by Octavio Paz I search without finding, I write alone,there's no one here, and the day falls,the year falls, I fall with the moment,I fall to the depths, invisible pathover mirrors repeating my shattered image,I walk through the days, the trampled moments,I walk through all the thoughts of my shadow,I walk through my shadow in search of a moment,I search for an instant alive as a bird,for the sun of five in the afternoontempered by walls of porous stone:the hour ripened its cluster of grapes,and bursting, girls spilled out from the fruit,scattering in the cobblestone patios of the school,one was tall as autumn and walkedthrough the arcades enveloped in light,and space encircled, dressed her in a skineven more golden and transparent,tiger the color of light, brown deeron the outskirts of night, girl glimpsedleaning over green balconies of rain,adolescent incalculable face,I've forgotten your name, Melusina,Laura, Isabel, Persephone, Mary,your face is all the faces and none,you are all the hours and none,you're a tree and a cloud, all the birdsand a single star, the edge of the swordand the executioner's bowl of blood,the ivy that creeps, envelops, uprootsthe soul, and severs it from itself . . .
And last but not least, this poem from the book 'A Tale of Two Gardens', Poems from India (1952-1995) that I bought for myself over 10 years ago. I opened it just now and picked the second random poem that I came upon opening the book. (The first one was lovely too - Maithuna - but is too long to be posted here.)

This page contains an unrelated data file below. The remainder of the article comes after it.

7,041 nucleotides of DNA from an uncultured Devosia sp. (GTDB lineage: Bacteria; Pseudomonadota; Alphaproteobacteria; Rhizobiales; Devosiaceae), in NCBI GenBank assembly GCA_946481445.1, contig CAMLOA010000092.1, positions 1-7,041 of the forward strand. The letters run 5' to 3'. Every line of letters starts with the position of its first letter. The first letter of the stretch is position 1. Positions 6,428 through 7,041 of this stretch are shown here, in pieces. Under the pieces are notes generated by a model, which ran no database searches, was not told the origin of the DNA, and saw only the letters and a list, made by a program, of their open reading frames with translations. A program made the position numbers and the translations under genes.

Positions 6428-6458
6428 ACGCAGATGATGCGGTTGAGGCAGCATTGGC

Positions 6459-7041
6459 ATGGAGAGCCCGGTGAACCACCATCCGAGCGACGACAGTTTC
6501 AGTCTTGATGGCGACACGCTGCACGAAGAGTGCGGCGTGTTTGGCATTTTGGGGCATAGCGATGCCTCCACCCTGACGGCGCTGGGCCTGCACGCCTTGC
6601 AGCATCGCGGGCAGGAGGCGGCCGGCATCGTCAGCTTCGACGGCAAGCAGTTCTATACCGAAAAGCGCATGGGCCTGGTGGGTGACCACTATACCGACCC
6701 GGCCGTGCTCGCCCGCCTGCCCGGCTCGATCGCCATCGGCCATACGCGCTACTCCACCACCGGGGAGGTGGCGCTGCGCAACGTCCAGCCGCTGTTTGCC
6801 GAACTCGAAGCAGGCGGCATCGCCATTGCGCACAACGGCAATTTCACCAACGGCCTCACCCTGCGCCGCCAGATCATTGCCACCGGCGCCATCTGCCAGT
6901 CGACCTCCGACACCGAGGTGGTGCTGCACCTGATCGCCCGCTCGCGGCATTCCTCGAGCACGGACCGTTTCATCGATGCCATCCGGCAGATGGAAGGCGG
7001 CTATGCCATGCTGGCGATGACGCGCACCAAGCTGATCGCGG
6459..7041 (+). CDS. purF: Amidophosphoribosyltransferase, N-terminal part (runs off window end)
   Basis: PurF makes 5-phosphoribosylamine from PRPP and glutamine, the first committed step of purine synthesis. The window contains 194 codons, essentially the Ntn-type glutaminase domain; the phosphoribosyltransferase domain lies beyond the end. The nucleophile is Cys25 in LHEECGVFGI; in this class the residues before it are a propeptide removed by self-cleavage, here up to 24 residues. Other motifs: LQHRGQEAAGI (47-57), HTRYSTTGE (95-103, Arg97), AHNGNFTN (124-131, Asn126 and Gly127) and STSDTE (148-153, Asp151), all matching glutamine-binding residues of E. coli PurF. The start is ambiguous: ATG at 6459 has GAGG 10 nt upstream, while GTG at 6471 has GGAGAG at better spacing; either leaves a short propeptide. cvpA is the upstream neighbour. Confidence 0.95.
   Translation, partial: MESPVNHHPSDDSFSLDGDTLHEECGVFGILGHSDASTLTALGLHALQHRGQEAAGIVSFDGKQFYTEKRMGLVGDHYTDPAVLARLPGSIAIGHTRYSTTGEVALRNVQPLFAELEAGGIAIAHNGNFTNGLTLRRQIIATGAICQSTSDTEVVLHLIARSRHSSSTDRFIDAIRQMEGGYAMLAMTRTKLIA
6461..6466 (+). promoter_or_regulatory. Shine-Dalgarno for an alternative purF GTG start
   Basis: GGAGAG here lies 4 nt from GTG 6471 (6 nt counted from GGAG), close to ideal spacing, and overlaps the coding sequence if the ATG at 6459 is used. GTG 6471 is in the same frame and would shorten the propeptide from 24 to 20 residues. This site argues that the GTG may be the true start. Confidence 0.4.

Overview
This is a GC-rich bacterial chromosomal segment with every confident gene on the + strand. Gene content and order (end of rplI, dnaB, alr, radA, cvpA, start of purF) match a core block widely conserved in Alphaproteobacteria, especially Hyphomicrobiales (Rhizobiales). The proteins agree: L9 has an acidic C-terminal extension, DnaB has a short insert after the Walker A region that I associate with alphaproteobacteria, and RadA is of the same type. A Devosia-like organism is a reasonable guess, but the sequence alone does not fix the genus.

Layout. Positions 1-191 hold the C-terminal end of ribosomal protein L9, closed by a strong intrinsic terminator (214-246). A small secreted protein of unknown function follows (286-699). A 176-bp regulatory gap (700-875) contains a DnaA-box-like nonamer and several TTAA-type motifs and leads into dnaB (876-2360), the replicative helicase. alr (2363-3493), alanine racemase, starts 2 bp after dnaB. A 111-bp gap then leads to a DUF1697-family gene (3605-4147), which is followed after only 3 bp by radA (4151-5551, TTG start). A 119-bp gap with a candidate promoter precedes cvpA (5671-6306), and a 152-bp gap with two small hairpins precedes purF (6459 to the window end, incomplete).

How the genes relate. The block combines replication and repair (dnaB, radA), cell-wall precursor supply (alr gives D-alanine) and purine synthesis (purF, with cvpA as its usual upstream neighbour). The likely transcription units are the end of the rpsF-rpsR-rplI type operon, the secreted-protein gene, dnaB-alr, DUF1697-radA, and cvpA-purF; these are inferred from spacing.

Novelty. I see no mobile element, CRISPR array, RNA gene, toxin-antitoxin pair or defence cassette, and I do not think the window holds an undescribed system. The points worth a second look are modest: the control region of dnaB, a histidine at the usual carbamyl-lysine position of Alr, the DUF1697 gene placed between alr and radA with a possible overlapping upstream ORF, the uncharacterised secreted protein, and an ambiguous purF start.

The Arms of Summerby Octavio Paz
Hear the throbbing of spaceit is the steps of a season in heatacross the embers of the year
Murmur of wings and rattlesthe far-off drumbeat of the stormthe crackling and panting of the earthunder its cape of roots and bugs
Thirst wakes and buildsgreat cages of glasswhere your nakedness is water in chainswater that sings and breaks loose from its chains
Armed with the arms of summeryou come into my room come into my mindand untie the river of languagelook at yourself with these hurried words
Bit by bit the day burns outover the erasing landscapeyour shadow is a land of birdsthe sun scatters with a wave.
I will leave you with his interview with the Paris Review and this short but lovely Nobel banquet speech celebrating life, nature, and all the lovely things on earth!
At the close of this century we have discovered that we are part of a vast system (or network of systems) ranging from plants and animals to cells, molecules, atoms and stars. We are a link in "the great chain of being", as the philosophers of antiquity used to call the universe. One of man's oldest gestures, repeated daily from the beginning of time, is to look up and marvel at the starry sky. This act of contemplation frequently ends in a feeling of fraternal identification with the universe. In the countryside one night, years ago, as I contemplated the stars in the cloudless sky, I heard the metallic sound of the elytra of a cricket. There was a strange correspondence between the reverberation of the firmament at night and the music of the tiny insect. I wrote these lines:
The sky's big.Stars, hills, clouds, trees, birds, crickets, men: each has its world, each is a world, and yet all of these worlds correspond. We can only defend life if we experience a revival of this feeling of solidarity with nature. It is not impossible: fraternity is a word that belongs to the traditions of Liberalism and Socialism, of science and religion.
Up there, worlds scatter.
unfazed by so much night,
a cricket: brace and bit.